There's nothing super crazy about this recipe, but when you do it right, it's absolutely perfect. For optimal crispiness, here's what to remember:
- Let the batter sit for 10 minutes before dredging the fish. This activates the batter and is what helps it puff up when it fries.
- Dry your fish with paper towels before dredging (just like you would for fried chicken).
- Don't overcrowd the pot! If you add too many pieces, the temperature of your cooking oil will drop and your food won't fry thoroughly; your fish will also end up absorbing a bunch of oil and be soggy, not crisp.
- Place your fish on paper towel lined plates or cooling rack. It will help the fish not sit in excess oil making it automatically start to lose its crispness.
Cod is awesome but other fishes that work great are other substantial, flakey white fishes like haddock, pike and pollock. And since you have already heated up some oil, throw in a batch of fries to complete the meal. To make them closer to the authentic British style chip, just cut them a little bit thicker and shorter. No need to be perfect, the irregular shape and size is truer to what you might find in a chip shop.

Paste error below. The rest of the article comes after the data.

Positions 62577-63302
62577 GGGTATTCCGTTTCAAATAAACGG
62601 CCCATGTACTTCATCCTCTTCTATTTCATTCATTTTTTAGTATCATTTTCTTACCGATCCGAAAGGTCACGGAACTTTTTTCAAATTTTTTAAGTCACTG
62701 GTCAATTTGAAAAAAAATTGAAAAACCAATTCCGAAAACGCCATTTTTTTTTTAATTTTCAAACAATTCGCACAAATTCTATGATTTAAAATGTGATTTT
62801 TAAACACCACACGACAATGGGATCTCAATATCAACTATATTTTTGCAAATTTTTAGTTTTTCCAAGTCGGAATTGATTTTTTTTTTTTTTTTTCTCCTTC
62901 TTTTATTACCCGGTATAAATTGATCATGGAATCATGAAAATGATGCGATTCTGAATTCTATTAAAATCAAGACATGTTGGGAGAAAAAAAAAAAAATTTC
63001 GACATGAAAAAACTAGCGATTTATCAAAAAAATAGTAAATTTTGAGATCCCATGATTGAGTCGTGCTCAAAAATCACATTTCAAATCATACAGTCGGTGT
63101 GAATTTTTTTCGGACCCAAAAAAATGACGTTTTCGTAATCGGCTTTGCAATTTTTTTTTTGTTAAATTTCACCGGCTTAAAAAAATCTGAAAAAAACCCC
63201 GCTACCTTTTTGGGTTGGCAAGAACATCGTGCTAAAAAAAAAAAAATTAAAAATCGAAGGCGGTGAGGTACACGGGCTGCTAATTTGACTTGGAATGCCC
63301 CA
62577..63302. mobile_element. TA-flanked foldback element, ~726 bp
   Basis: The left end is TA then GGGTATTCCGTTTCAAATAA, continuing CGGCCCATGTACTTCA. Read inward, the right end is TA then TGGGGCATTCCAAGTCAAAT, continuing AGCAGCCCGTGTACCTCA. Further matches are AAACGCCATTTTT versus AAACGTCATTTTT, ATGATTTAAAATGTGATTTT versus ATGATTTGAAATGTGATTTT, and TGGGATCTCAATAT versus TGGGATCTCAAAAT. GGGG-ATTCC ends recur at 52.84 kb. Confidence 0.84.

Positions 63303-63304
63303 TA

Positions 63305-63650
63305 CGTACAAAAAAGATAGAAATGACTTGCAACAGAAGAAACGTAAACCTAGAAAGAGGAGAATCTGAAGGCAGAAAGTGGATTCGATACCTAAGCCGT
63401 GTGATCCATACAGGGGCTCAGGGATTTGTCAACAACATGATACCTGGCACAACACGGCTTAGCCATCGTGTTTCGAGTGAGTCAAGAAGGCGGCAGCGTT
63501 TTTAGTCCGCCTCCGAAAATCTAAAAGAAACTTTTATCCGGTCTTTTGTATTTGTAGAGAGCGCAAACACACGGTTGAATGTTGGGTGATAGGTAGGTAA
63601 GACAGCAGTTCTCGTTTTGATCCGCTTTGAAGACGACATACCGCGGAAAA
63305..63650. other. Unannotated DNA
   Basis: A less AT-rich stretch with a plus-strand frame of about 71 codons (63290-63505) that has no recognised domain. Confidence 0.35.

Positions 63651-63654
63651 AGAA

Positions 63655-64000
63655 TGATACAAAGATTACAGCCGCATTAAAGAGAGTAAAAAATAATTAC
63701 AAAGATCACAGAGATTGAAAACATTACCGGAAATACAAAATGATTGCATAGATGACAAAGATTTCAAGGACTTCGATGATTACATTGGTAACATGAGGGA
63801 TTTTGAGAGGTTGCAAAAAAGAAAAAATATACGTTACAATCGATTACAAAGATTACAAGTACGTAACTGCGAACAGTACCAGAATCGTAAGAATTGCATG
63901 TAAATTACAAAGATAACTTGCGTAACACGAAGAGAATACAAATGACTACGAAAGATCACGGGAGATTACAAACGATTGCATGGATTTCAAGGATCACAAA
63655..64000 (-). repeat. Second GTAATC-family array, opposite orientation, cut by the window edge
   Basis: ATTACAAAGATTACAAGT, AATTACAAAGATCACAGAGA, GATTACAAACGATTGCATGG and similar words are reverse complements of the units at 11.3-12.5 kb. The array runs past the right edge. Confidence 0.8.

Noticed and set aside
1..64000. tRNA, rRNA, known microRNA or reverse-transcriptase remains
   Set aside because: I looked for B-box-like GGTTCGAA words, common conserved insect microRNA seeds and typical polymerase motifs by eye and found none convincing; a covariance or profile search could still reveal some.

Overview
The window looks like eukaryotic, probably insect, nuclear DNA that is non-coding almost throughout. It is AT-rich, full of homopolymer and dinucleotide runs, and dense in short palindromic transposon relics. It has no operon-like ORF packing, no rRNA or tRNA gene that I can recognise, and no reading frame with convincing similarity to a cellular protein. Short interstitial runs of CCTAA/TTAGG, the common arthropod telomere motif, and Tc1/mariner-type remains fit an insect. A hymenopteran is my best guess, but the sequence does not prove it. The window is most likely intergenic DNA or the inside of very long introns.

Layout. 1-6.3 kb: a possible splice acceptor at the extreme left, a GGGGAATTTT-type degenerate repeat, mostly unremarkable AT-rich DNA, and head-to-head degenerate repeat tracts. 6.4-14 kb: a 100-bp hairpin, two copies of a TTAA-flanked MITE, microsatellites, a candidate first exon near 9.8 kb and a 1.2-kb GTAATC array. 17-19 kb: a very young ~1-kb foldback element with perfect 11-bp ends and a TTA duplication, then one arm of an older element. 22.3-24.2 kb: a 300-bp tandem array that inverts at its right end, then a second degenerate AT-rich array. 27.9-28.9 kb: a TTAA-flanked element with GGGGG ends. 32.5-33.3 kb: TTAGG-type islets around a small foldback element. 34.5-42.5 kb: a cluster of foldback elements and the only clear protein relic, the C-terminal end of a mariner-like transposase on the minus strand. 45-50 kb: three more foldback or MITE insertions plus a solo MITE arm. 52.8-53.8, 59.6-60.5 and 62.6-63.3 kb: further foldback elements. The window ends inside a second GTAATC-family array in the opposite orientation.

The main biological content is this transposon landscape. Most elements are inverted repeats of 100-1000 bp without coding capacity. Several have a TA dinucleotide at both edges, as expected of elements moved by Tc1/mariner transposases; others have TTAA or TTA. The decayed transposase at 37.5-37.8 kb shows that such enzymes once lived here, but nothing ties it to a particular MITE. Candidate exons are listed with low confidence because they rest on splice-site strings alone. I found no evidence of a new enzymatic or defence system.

Made this? Let us know how it went in the comment section below!
Old Bay seasoning
(12-oz.) bottle lager (such as Harp's)
large egg, beaten
cod, cut into 12 pieces
Freshly ground black pepper
Vegetable oil, for frying
Lemon wedges, for serving
- In a large bowl, whisk together flour, 1 teaspoon salt, and Old Bay, then whisk in beer and egg. Let sit for 10 minutes.
- Dry cod with paper towels and season with salt and pepper.
- In a large pot over medium heat, add enough oil to come up 3 inches and heat to 375°. Working in batches, coat cod in batter then carefully drop in heated oil. Fry until golden and fish is cooked through, 5 to 6 minutes, flipping fish halfway through. Remove and place on a paper towel–lined plate and season with salt.
- Serve with lemon wedges.